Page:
The 2013 FIS Snowboard Parallel World Cup consists of two events (parallel slalom and parallel giant slalom) featuring a total of seven competitions staged on top slopes all over the world with each course purpose-built and gates set by different team captains throughout the season.
The FIS Parallel World Cup is the only tour of its kind and fully supported by both, riders and teams. The global circuit features the world's best female and male athletes at every World Cup stop, including World Champions and Olympic medallists who are fighting to become the overall champions of the season.
This season's top highlight will be the 2014 Sochi Olympic Winter Games with the alpine snowboarding races taking place on February 19 (PGS) and 22 (PSL).
Parallel Giant Slalom
Parallel Giant Slalom features head-to-head competition. All competitors race the clock in the qualification round and the fastest 16 racers advance to the elimination round. These 16 competitors battle it out on two, side-by-side courses.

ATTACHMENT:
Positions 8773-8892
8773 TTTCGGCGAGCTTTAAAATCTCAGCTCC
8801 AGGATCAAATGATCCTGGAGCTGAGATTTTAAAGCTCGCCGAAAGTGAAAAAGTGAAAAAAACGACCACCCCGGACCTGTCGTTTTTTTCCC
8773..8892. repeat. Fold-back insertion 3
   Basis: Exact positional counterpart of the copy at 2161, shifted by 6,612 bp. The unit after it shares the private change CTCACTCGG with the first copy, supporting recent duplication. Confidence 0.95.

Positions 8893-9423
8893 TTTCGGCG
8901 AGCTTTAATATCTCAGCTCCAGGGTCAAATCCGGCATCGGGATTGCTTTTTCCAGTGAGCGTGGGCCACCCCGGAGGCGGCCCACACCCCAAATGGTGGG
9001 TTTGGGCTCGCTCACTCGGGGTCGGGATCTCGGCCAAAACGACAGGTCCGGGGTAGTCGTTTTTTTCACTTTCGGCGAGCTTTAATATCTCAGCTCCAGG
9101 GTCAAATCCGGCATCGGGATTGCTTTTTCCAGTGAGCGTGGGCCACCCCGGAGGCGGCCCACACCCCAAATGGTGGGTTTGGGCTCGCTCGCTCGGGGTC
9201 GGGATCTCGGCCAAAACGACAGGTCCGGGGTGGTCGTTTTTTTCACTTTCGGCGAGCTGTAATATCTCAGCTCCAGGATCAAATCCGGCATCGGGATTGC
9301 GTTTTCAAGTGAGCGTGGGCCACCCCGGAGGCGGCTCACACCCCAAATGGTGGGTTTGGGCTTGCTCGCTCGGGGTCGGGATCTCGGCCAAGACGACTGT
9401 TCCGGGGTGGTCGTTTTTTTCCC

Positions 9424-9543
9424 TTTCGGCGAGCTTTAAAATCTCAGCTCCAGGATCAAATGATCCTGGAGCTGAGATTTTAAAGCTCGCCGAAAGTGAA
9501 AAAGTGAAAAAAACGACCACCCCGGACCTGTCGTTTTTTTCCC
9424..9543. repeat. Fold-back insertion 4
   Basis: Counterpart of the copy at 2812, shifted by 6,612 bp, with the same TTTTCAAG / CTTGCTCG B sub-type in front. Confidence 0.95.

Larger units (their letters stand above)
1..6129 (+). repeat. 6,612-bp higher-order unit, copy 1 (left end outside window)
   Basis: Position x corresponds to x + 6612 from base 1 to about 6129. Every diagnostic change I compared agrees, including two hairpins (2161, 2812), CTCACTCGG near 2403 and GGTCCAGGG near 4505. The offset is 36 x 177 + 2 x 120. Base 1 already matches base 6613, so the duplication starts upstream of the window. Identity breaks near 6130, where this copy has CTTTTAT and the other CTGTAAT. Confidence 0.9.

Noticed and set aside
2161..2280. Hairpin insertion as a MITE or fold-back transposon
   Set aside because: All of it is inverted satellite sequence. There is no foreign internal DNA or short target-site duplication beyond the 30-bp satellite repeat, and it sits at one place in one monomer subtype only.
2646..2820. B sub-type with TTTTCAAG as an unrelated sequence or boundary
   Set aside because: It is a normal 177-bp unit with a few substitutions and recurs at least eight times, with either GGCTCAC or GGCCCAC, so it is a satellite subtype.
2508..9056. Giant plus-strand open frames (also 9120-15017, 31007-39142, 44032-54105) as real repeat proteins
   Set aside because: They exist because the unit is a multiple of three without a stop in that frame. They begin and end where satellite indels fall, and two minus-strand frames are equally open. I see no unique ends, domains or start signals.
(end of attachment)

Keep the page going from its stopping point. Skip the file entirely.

After run one, the riders switch courses and in run two, the gate of the person that won the first run opens first, equivalent to the amount of time they led by.
This ensures that the second run of each round really is a ‘first past the post’ race. The winner after the second run advances to repeat the process while the other heads to the stands to watch the outcome.
Similar to Parallel Giant Slalom but actual speeds are slightly less. The gates are more plentiful and closer together, causing the riders to have to be quicker from edge to edge.
In addition, ever since the 2012 season, pro jumps, berms and rollers might be part of the course in order to attractive.
Single run format
Since the 2013 season, finals in both parallel events can also be held in a single run format in order to keep the discipline more attractive for TV formats.
In the more compact single run format, the rider with the faster qualifier time can chose his/her preferred side.
However, it's more likely to have a single run format in the psl as - due to length and width of the course - it's easier to have more equalled courses.